In vascular surgery, infections of the vascular grafts are considered to be severe complications . Especially infections of aortic grafts are associated with a high morbidity and mortality of up to 75 % . Since these procedures are often performed in patients with multiple comorbidities, the required explantation of the infected graft and the extensive struggle with the related abdominal infection is related with an early postoperative morbidity and mortality of even over 20 % . Despite the initial achievement of a successful treatment, the general rate of reinfection can be up to 20 % of cases . This is mainly due to bacterial colonies embedded in the peri-prosthetic tissue, which then form a surface-adherent biofilm and hence have an up to 1000-fold greater resistance to antibiotic administration . Even a targeted antibiosis appropriate to antimicrobial susceptibility testing can only suppress a graft infection but does not constitute a curative treatment option . The most common pathogenic bacteria associated with graft inflammation are Staphylococcus aureus, Staphylococcus epidermidis and other coagulase-negative staphylococci, Enterobacterales, Pseudomonas aeruginosa and corynebacteria . These bacteria regularly enhance their specific virulence by attaching to the prosthetic material, and hence averting the local immune response by forming biofilms, that hinder phagocytosis. Furthermore, systemic antibiotic therapy is often inadequate due to the lack of effective saturation concentrations within the inflammatory periprosthetic tissue. In order to reduce the morbidity and mortality associated with the often inevitable surgical treatment, less invasive approaches to adequately treat the infection of the surrounding tissue are urgently needed. In this context, bacteriophages and their bacteriolytic activity are a promising therapeutic option.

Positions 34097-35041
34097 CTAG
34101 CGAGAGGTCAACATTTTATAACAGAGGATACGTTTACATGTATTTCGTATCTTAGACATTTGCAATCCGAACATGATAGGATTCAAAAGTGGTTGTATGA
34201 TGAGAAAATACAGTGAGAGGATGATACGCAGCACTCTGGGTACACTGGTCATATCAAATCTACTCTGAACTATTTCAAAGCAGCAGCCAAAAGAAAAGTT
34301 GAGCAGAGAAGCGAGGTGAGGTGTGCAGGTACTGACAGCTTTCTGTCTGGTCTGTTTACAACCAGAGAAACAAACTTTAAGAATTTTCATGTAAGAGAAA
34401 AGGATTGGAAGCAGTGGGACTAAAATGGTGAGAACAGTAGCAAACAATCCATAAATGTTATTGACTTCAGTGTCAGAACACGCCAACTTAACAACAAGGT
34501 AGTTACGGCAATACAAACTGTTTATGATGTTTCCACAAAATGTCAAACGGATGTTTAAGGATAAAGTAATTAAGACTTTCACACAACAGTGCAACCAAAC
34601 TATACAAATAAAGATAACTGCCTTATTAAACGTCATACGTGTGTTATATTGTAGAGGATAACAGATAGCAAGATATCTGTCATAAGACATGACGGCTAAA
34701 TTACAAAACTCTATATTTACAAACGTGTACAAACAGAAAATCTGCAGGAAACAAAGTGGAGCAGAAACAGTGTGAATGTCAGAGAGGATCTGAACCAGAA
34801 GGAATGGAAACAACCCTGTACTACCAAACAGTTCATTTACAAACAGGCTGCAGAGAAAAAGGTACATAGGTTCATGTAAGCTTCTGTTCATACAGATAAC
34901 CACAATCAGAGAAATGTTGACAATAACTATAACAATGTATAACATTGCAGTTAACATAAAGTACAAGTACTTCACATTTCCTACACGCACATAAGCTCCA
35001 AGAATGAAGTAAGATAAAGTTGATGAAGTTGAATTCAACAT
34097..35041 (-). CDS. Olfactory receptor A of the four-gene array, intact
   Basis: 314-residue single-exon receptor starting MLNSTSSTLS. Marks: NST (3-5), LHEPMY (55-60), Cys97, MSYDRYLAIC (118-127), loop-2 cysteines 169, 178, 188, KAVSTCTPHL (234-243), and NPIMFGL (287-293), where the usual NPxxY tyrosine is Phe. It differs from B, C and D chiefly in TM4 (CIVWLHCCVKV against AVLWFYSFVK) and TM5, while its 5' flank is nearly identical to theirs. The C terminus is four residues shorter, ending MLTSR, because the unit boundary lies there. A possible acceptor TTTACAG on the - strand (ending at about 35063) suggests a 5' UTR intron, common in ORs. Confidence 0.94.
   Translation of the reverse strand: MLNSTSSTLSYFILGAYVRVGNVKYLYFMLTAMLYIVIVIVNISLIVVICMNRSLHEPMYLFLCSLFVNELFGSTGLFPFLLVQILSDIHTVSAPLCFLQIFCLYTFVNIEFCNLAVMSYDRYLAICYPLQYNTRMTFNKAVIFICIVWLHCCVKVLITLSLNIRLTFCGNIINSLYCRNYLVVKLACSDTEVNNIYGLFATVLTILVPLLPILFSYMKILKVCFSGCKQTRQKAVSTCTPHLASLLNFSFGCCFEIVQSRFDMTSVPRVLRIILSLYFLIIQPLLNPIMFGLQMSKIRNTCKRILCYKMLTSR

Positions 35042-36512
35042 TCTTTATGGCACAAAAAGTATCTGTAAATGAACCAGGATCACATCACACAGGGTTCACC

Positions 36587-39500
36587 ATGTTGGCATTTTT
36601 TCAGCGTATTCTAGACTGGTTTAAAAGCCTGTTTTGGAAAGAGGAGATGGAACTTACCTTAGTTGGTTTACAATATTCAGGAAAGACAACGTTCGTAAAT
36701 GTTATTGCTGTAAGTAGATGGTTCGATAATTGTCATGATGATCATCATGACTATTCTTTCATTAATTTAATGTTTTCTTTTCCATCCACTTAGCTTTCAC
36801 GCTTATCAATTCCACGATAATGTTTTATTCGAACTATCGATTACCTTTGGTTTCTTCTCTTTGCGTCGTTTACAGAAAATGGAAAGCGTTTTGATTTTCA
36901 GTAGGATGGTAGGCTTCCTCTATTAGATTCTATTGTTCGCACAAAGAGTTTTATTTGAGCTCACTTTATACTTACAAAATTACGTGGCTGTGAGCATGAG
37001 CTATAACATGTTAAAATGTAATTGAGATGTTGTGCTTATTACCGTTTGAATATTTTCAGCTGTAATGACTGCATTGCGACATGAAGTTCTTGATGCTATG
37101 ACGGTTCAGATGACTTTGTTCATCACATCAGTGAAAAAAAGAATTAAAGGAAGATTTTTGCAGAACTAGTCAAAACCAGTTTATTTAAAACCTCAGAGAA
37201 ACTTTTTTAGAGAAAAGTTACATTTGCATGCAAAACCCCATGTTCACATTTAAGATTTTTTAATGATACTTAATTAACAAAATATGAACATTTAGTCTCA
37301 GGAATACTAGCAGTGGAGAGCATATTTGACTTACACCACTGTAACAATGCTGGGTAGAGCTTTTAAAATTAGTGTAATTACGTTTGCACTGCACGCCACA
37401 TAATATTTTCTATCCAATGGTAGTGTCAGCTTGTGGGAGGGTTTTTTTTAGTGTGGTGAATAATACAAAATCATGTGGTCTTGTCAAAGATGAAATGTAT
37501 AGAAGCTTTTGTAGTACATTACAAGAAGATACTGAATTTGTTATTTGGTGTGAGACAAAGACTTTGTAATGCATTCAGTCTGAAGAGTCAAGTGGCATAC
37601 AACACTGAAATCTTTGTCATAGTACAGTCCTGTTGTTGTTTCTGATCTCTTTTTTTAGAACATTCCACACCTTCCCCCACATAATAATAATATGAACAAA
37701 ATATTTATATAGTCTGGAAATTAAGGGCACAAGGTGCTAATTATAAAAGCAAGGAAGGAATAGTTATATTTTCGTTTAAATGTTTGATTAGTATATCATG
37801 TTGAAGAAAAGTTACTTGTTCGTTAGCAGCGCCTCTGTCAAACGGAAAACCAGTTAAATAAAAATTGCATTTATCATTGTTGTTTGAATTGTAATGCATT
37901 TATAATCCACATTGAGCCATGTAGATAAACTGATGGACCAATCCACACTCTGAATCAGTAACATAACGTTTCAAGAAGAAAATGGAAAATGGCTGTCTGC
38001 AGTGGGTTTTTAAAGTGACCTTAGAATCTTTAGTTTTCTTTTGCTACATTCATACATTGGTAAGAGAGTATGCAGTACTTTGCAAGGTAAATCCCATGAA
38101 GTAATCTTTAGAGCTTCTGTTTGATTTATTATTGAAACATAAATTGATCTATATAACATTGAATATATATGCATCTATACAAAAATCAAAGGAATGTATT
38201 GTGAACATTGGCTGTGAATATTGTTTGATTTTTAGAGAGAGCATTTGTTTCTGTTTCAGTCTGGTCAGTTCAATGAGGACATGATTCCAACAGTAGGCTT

In November 2020, a 66 year-old male patient was referred to the emergency ward by his general practitioner with the clinical symptom of an acute abdomen. The examination revealed ubiquitous tenderness on all quadrants with peritonism in the lower abdomen. An infection with SARS-CoV-2 was ruled out. Further examination showed an elevated body temperature of 39.2 °C, and blood testing revealed a leukocyte count of 9.4 x 109/l, as well as an elevated serum C-reactive protein of 90.2 mg/l. The chest X-ray depicted no evidence of pneumonia. An endocarditis was ruled out. Calculated antibiotic therapy with ampicillin/sulbactam was started in the usual dosage intravenously. Blood cultures were positive for Methicillin-susceptible Staphylococcus aureus. Secondary findings included the status of ubiquitous arterial occlusive disease. Due to the necessity of numerous vascular operations on both legs, the patient had eventually undergone a thigh amputation on the right side 12 months earlier; the left side revealed a chronically occluded polytetrafluorethylen (PTFE) Stockmann bypass still in situ.